Hawaii News | Sports
By Ferd Lewis
February 26, 2021
Updated 12:01 a.m.
As companion bills to bolster the New Aloha Stadium Entertainment District advanced through the Legislature this week, the University of Hawaii has stepped up its campaign to gain a larger voice in the facility’s future.
Two similar measures, Senate Bill 1423 and House Bill 1348, made major progress with SB 1423 sent to the House Wednesday and HB 1348, which was passed out of the Finance Committee on Thursday, expected to go to a floor vote next week.
During a hearing on HB 1348, Kalbert Young, UH vice president for budget and finance/CFO, said, “We are supportive of this measure, and we are supportive of the new stadium project. However, I would like to point out in our testimony that the university is requesting that (since) this bill also seeks to add two additional (community) members to the Stadium Authority, we think it only appropriate and prudent that the Legislature should amend the current statute and include the UH representative to be a voting member on the stadium authority board.”
Currently, there are nine voting members on the authority appointed by the governor and, by statute, two ex-officio members, one for the UH president and one for the superintendent of the Department of Education, or their representatives.
The current proposal is to add two new voting representatives to the Stadium Authority: one resident of the Aiea area and one resident of the Foster Village- Salt Lake area.
State Rep. Aaron Ling Johanson (D, Moanalua-Aiea), who introduced HB 1348, said, “I certainly understand UH’s perspective, and if I was UH I would ask for the same thing. I think where it gets a little more complicated is because the Stadium Authority ends up being sort of the governing body as it pertains to the whole vision for the 98 acres. It is not just about the stadium. So, it begs the question of should UH be also dictating, as a voting member, what happens to all the other acreage that isn’t the stadium.”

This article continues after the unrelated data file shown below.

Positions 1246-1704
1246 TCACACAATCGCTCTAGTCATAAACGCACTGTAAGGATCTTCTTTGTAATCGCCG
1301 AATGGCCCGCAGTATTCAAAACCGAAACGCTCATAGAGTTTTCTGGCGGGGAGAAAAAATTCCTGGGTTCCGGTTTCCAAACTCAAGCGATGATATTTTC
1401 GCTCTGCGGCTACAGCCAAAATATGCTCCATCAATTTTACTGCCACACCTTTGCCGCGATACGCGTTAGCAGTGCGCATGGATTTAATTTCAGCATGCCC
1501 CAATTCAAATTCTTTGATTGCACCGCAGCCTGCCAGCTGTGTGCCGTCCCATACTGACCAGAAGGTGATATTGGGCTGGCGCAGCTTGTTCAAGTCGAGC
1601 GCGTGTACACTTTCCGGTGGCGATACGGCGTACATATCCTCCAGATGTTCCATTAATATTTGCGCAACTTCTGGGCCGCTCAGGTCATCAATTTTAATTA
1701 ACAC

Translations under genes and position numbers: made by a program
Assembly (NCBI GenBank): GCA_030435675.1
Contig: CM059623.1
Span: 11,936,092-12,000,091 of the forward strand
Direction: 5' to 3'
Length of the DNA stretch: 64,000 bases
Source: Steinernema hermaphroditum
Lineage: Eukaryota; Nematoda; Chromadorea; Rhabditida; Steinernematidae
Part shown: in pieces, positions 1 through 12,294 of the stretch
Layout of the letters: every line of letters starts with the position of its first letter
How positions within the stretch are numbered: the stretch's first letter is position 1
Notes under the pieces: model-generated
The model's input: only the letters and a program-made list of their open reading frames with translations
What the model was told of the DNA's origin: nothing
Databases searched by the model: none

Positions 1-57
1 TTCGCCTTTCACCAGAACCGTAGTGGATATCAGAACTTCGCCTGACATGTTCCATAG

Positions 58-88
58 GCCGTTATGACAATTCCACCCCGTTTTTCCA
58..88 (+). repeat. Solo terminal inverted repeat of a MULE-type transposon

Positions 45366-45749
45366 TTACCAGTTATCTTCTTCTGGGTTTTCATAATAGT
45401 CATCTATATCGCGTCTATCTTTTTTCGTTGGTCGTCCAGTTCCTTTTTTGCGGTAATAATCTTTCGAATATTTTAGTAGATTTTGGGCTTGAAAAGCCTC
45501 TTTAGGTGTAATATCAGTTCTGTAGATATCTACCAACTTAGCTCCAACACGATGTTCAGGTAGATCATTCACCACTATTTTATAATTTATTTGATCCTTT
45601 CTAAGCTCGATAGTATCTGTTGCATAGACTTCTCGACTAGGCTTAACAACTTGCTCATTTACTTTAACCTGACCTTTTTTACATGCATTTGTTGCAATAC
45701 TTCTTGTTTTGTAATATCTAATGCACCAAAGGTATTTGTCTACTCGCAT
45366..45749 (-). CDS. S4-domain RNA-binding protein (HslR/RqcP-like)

Under questioning by the committee, Young said, “My suggestion is that since (UH) is the primary (or) one of the primary users and purposes for the development of the stadium, (and) given the discussions that go on at the Stadium Authority for operations as well as for the major public works project, it is appropriate that the representative of (UH) is actually a voting member in the decision-making process.”
In a strongly worded Jan. 7 memorandum to the state Department of Accounting of General Services, the Stadium Authority and key members of the Legislature, UH said, “We have also come to realize that UH is largely a spectator in a process managed by others that invites our input but makes decisions without our involvement.”
At the time UH did not demand a voting seat on the board. The DOE has not publicly pressed for a voting membership.
Overall, Johanson said eventual passage of the stadium bills “looks very promising. The House and Senate have been working closely and collaboratively to arrive at mutually agreeable language because we need to get this right. The (NASED) exists, but we need to be sure (not only of) its governance structure and its ability to execute and build the stadium to maximize the taxpayers’ investment well, but also that there is a good structure in place to maximize the true potential of the rest of the 98-acre campus.”
READ FULL ARTICLE HERE.